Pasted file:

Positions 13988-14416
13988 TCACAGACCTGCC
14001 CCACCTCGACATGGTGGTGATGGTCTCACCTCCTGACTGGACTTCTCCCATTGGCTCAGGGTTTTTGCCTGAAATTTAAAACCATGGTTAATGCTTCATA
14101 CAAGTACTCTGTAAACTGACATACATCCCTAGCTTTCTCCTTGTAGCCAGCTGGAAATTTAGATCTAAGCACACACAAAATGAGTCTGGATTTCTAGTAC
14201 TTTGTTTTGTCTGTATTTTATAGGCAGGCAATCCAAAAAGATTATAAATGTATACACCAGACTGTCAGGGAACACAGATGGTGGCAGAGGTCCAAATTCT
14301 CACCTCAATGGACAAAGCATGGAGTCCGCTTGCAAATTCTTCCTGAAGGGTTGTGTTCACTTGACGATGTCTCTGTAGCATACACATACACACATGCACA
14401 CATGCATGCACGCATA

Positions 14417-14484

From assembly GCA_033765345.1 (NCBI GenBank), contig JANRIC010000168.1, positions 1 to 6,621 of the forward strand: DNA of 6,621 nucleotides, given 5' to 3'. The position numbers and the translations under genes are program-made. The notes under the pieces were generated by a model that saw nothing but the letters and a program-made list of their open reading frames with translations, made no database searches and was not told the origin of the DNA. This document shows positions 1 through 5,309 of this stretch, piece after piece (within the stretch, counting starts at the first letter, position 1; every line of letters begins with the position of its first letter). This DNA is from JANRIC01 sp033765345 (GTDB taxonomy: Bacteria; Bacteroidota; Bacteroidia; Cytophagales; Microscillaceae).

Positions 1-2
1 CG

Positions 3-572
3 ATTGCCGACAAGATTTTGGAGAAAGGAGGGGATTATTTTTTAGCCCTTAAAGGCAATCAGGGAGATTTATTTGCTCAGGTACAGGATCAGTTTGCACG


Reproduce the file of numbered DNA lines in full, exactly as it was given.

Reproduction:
Positions 13988-14416
13988 TCACAGACCTGCC
14001 CCACCTCGACATGGTGGTGATGGTCTCACCTCCTGACTGGACTTCTCCCATTGGCTCAGGGTTTTTGCCTGAAATTTAAAACCATGGTTAATGCTTCATA
14101 CAAGTACTCTGTAAACTGACATACATCCCTAGCTTTCTCCTTGTAGCCAGCTGGAAATTTAGATCTAAGCACACACAAAATGAGTCTGGATTTCTAGTAC
14201 TTTGTTTTGTCTGTATTTTATAGGCAGGCAATCCAAAAAGATTATAAATGTATACACCAGACTGTCAGGGAACACAGATGGTGGCAGAGGTCCAAATTCT
14301 CACCTCAATGGACAAAGCATGGAGTCCGCTTGCAAATTCTTCCTGAAGGGTTGTGTTCACTTGACGATGTCTCTGTAGCATACACATACACACATGCACA
14401 CATGCATGCACGCATA

Positions 14417-14484

From assembly GCA_033765345.1 (NCBI GenBank), contig JANRIC010000168.1, positions 1 to 6,621 of the forward strand: DNA of 6,621 nucleotides, given 5' to 3'. The position numbers and the translations under genes are program-made. The notes under the pieces were generated by a model that saw nothing but the letters and a program-made list of their open reading frames with translations, made no database searches and was not told the origin of the DNA. This document shows positions 1 through 5,309 of this stretch, piece after piece (within the stretch, counting starts at the first letter, position 1; every line of letters begins with the position of its first letter). This DNA is from JANRIC01 sp033765345 (GTDB taxonomy: Bacteria; Bacteroidota; Bacteroidia; Cytophagales; Microscillaceae).

Positions 1-2
1 CG

Positions 3-572
3 ATTGCCGACAAGATTTTGGAGAAAGGAGGGGATTATTTTTTAGCCCTTAAAGGCAATCAGGGAGATTTATTTGCTCAGGTACAGGATCAGTTTGCACG